The Fight Against Cancer
Written by Anjali Surana
Cancer- the word itself fills an individual up with inevitable dread and terror, as cancer is said to be the disease that successfully kills all its victims without fail, and for all these years has been doing so. But now, with scientific advances, the era of myriad number of deaths due to cancer could decrease with the discovery and slow advancement of the artificial organs that scientists are working towards.
The thymus, is a gland, that is essential to your immune system. T-cells, a type of white blood cell that helps to get rid of viruses, bacterial infections, and cancer cells, mature within this gland. When people get sick (or as they age), the thymus becomes worse at its job. In the natural process inside our bodies, T-cells produced by the thymus are given specialized molecules, called receptors, which act as guides towards cells infected by viruses or cancers.
Scientists have now been able to add cancer-seeking receptors to T-cells, in a process known as adoptive T-cell immunotherapy – an approach that has been very successful so far, even if it’s still in the early stages of testing where T-cells are collected from patients, reprogrammed with the right receptors, then transfused back into the body.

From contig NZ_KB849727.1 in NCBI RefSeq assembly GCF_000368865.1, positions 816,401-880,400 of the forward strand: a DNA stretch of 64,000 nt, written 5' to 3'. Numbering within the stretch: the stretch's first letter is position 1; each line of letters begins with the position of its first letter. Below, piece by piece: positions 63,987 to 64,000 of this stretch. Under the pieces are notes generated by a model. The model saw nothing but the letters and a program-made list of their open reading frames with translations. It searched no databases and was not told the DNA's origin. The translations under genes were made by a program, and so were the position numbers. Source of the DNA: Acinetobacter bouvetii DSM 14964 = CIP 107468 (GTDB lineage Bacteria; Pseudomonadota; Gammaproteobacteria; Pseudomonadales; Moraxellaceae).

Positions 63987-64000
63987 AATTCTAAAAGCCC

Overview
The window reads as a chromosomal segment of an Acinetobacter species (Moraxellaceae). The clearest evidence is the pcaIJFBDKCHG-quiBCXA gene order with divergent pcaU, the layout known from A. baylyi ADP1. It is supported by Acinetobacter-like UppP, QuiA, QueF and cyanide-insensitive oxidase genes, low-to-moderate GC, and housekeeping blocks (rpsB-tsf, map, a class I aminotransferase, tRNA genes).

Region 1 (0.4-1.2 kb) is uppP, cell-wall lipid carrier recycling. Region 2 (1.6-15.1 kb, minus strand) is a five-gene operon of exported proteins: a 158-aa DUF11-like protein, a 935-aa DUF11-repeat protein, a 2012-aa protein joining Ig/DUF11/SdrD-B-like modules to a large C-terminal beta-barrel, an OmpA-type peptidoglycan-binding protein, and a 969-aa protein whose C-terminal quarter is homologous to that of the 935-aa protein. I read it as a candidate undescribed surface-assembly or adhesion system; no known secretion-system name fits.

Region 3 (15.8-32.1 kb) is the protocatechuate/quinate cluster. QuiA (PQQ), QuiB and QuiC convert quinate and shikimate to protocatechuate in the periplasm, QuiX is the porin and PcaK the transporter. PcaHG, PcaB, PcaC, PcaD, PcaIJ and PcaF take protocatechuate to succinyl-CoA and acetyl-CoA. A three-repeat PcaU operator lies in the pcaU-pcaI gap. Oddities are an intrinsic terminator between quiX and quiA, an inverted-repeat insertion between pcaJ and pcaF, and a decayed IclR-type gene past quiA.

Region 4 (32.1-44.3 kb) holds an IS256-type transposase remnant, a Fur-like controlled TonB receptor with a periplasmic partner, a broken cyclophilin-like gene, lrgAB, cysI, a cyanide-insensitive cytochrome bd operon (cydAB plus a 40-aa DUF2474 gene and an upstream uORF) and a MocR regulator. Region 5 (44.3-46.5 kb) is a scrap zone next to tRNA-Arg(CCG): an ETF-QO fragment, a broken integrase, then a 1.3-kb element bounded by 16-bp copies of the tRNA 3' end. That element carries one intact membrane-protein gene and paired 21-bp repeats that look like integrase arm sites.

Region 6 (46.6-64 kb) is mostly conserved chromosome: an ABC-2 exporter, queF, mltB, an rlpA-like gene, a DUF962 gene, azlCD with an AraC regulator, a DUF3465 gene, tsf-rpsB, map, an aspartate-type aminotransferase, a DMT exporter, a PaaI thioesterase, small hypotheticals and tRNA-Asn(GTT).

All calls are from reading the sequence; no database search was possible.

The only problems – which this new research tries to fix – are that the process is time-consuming, and relies on the patient having enough T-cells to make use of in the first place.
That’s where the artificial thymus developed at UCLA comes in, which could pump out cancer-fighting T-cells from stem cells or donated blood more quickly than the existing methods.
Normally, T-cells are made in the thymus through a long and incredibly complex biological process. What the team at UCLA demonstrate is a way of taking human blood stem cells, the same type of cells commonly used in bone marrow transplants, and turning them into fully-functioning T-cells entirely in the lab. This involves putting the blood stem cells into an ‘’artificial thymic organoid’’, a tiny 3D organ-like structure that grows in a dish and instructs blood stem cells to become T-cells.
Although this patented artificial structure will have to go through years of clinical trials before it can be widely adapted by the medical community, and it has not been tested in humans yet, it holds promise as a way to guarantee the creation of healthy cancer-targeted T-cells. The availability of treatment may not depend on a patient’s existing cells that must be removed and engineered. Instead, patients of varying levels of illness could have equal access to treatment — and to hope.
This new development could be one large step towards reducing the costs of cancer treatments. It is no secret that most modern cancer treatments are either extremely costly, dangerous to healthy tissues, not effective enough, or a combination of these. There are many treatments that successfully put patients into remission and allow them to continue on with healthy and fulfilled lives. However, there is still a lot of room for improvement, and this could be one of them.
Edited by Harsh Kumbhat